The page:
Sebastiano was a good guy to travel with. Around me he didn’t display that crazy, manic side we saw so often back at the Plaza de Santa Ana. He knew I liked him for who he was and he didn’t have to be anything else. Lots of times people in restaurants would think we were father and son even though genetically we were very different. He would say with force, “No, somos companeros!” For a young man out on his own for the first time it was a nice, protected feeling being with him, like having a father who was also a buddy or a strong big brother. With my command of the language and his intimidating fearlessness we managed very well together.
The boat to Morocco sailed from Algeciras across the straits of Gibraltar to Ceuta, which is a little postage-stamp piece of territory in Africa belonging to Spain. The sun blazed. Objects cast impenetrable black shadows as in De Chirico’s paintings. On the boat we could feel the heat coming out of Africa and the Mediterranean sparkled its special cerulean blue light. A breeze softened the heat. Every variegated shape of fair-weather cumulus cloud moved across the blue sky. A group of foreign legionnaires smoked on deck and talked together, rough, virile men, their shirts open to give their chest hair freedom and all of them looking like they were ready to kill.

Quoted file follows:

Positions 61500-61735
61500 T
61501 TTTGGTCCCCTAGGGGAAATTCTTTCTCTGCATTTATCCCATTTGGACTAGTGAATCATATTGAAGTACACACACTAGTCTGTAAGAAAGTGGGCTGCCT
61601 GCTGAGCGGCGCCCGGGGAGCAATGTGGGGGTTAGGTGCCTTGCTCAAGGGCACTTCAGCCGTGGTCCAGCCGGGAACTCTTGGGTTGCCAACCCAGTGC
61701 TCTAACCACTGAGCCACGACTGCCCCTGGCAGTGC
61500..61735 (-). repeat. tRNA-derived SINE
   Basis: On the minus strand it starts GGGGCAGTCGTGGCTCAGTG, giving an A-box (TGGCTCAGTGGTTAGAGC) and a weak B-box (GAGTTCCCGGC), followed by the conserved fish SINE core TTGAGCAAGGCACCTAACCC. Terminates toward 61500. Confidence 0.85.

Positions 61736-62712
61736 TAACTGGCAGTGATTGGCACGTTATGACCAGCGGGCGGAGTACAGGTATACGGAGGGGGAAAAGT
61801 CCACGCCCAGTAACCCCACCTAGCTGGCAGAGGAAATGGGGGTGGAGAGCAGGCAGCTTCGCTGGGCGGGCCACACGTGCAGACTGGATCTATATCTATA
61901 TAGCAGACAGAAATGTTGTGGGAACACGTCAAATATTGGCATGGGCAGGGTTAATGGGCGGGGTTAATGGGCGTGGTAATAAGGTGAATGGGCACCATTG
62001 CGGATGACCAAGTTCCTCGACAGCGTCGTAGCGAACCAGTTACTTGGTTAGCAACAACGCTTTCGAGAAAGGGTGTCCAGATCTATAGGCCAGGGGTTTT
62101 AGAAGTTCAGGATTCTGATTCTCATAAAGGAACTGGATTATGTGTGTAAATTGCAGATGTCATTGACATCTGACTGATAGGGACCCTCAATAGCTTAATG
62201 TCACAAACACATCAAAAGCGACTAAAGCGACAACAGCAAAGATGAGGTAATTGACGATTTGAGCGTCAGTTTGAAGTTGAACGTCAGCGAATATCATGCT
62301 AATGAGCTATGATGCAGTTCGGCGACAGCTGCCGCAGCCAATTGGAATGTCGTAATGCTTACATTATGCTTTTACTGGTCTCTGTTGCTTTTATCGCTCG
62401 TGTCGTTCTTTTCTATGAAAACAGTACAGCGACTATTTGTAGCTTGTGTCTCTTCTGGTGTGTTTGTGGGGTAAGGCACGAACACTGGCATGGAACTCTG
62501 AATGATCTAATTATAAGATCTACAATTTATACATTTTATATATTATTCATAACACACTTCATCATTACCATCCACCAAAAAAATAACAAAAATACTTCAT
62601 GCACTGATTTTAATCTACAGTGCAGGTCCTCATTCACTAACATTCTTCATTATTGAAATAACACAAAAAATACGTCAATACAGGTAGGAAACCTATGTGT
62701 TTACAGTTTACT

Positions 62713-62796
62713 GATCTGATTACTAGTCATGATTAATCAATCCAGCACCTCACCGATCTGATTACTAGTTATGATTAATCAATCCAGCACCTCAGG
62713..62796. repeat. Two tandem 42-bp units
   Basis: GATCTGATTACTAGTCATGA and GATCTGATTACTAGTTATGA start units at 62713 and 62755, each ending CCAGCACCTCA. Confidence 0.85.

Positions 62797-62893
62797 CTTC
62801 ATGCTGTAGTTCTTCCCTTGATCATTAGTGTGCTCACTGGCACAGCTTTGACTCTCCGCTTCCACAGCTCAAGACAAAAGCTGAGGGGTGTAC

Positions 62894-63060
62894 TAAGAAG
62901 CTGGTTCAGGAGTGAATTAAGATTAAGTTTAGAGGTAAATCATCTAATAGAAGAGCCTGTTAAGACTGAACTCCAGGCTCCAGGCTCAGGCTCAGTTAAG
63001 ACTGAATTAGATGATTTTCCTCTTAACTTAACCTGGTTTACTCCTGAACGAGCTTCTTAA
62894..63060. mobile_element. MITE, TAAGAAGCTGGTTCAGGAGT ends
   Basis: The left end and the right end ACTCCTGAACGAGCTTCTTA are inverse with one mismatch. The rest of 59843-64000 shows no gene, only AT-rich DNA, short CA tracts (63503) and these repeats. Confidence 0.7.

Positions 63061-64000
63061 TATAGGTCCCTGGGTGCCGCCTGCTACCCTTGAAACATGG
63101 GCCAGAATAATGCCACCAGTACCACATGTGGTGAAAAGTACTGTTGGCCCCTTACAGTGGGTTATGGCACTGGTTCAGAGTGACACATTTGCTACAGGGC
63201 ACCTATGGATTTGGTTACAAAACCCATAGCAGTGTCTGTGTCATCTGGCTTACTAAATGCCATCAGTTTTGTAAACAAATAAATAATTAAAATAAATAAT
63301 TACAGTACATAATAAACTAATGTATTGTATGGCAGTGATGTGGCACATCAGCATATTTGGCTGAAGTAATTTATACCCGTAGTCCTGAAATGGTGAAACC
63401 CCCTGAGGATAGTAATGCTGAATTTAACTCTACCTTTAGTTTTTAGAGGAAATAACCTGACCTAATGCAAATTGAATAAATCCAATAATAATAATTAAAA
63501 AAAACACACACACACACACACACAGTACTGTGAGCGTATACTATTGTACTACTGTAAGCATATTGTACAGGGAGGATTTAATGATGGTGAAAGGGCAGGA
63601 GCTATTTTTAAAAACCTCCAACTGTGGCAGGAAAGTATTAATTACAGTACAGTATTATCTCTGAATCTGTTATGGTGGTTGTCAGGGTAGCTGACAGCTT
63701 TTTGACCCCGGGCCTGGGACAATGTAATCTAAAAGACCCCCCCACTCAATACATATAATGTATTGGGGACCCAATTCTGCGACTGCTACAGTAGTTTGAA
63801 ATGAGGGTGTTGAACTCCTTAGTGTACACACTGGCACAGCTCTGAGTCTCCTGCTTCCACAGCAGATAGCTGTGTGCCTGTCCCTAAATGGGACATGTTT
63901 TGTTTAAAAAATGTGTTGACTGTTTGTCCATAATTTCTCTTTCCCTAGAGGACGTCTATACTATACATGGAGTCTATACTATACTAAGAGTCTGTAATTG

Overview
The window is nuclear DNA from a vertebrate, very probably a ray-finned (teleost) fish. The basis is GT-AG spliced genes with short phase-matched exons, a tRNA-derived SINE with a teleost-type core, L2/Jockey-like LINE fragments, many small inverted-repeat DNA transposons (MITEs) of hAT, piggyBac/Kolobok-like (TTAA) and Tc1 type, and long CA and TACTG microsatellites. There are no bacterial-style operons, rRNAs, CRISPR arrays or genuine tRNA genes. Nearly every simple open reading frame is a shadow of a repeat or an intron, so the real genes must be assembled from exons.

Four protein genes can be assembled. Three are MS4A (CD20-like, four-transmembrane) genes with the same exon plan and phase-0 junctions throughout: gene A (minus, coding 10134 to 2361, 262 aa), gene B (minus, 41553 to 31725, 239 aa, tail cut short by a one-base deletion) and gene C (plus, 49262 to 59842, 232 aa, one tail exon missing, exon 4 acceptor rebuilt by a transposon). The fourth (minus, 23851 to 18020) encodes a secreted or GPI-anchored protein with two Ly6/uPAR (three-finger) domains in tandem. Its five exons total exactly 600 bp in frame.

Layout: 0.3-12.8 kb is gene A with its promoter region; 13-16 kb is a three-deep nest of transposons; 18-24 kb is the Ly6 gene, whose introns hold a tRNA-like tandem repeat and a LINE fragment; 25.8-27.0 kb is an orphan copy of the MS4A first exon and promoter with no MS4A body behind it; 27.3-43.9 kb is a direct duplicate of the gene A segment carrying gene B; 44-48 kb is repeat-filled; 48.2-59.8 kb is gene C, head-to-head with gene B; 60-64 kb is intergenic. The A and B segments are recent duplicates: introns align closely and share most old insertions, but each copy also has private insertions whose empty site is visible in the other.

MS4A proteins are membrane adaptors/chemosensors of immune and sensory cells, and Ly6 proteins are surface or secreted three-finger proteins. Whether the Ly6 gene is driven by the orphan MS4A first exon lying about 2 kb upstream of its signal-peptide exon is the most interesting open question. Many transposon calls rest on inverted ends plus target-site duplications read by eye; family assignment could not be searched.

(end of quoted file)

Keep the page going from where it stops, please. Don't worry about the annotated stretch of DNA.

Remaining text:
Our plan was to go to Tetuan and buy kief, which is what they call pot there, and then go to Tangiers and take the boat back to Algeciras from there. The reason for not going straight back was that we had heard that the pot sellers turn around and inform on you. That way they get their pot back or some kind of kickback. This kind of information made me aware that we didn’t exactly know what we were doing.
Marijuana was hardly known in those days except to a small group of beatniks, musicians and actors. I knew enough not to be afraid of it because, back home in Pelham, Felix said it was good medicine. Felix later made a lot of money and a lot of good music with a group called “The Rascals.” He had gotten some pot from the jazz master of the organ, Jimmy Smith. But the rest of us couldn’t get any. And now I was going to find out about it in the most exotic place possible.